By David Cruz
Scenes of elected officials walking into and out of federal court are not that uncommon in New Jersey, a state with a well-earned reputation for deficiencies in the integrity department. And this year, the annual State Integrity Report from the Center for Public Integrity gives New Jersey a ‘D’.
“No other state has fallen as far as New Jersey did, falling from first place to 19th place,” noted Former Star Ledger editor and reporter Ian Shearn, the report’s author.
The report gives New Jersey an ‘F’ in Judicial Accountability, ‘F’ in Executive Accountability, ‘F’ in Public Access to Information and an ‘F’ in Electoral Oversight, ranking New Jersey last in that department.
“It’s a mindset that I’m hoping – slowly but surely – we are overcoming,” said Senator Loretta Weinberg.
There was a little good news in the report. New Jersey scores a ‘B-‘ in the State Budget Processes, and a ‘B-‘ in Internal Auditing. But overall New Jersey ranks 19th nationwide in this report. In 2012 the state rated a ‘B’, so what or who does Shearn blame for that?
“In the area of Executive Accountability, the Executive Branch went from a ‘B+’ to ‘F’ and most of that is due to the governor’s office,” added Shearn.
“Let me bring up one example of that,” interjected Weinberg. “Taxpayers of New Jersey paid $120,000 to the consultant to study the future of Liberty State Park. I’m the Senate majority leader. I had to do an OPRA request, and I was turned down by the Department of Environmental Protection because it’s a draft report. That’s ridiculous.”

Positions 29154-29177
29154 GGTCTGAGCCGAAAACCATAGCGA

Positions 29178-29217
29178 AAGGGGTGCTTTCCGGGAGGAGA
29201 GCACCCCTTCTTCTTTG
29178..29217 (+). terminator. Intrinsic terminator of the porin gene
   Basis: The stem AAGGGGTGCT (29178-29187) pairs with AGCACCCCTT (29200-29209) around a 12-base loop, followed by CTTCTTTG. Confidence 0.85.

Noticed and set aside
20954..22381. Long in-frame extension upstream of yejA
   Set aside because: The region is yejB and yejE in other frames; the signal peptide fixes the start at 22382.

Some of those involved in government today suggest that things here are not as bad as the report suggests.
“A lot of them are very, very isolated incidents,” reasoned Sen. Paul Sarlo. “You can’t take isolated incidents and paint everyone with a broad brush.”
But veteran freeholder Bill O’Dea of Hudson County is less forgiving.
“In some ways the system gobbles people up,” he said. “Because you’re fighting against stuff that have been institutionalized, so a mayor or someone gets in office and they get in with the best of intentions and then they realize how hard it is to fight against an institutionalized system from middle management to people in building departments that do things not the right way.”
So, is there hope? Can New Jersey return to the days of ‘B+’ grades? Assemblywoman-elect Angela McKnight – showing the idealism of someone who’s just made her first run for public office – says she promises to do her part.
“You have to be ethical,” she said. “You have to make sure that when you’re fighting for people, you’re fighting for people with transparency. You’re fighting for people top let them know that you voted for me and you entrusted your vote so that I can do what’s best for the community.”
If you brought home a report card with these kind of grades you’d be grounded for a month. In New Jersey voters react by turning away, voting at historically low rates, making it possible for the ethically challenged to continue to govern the politically disengaged.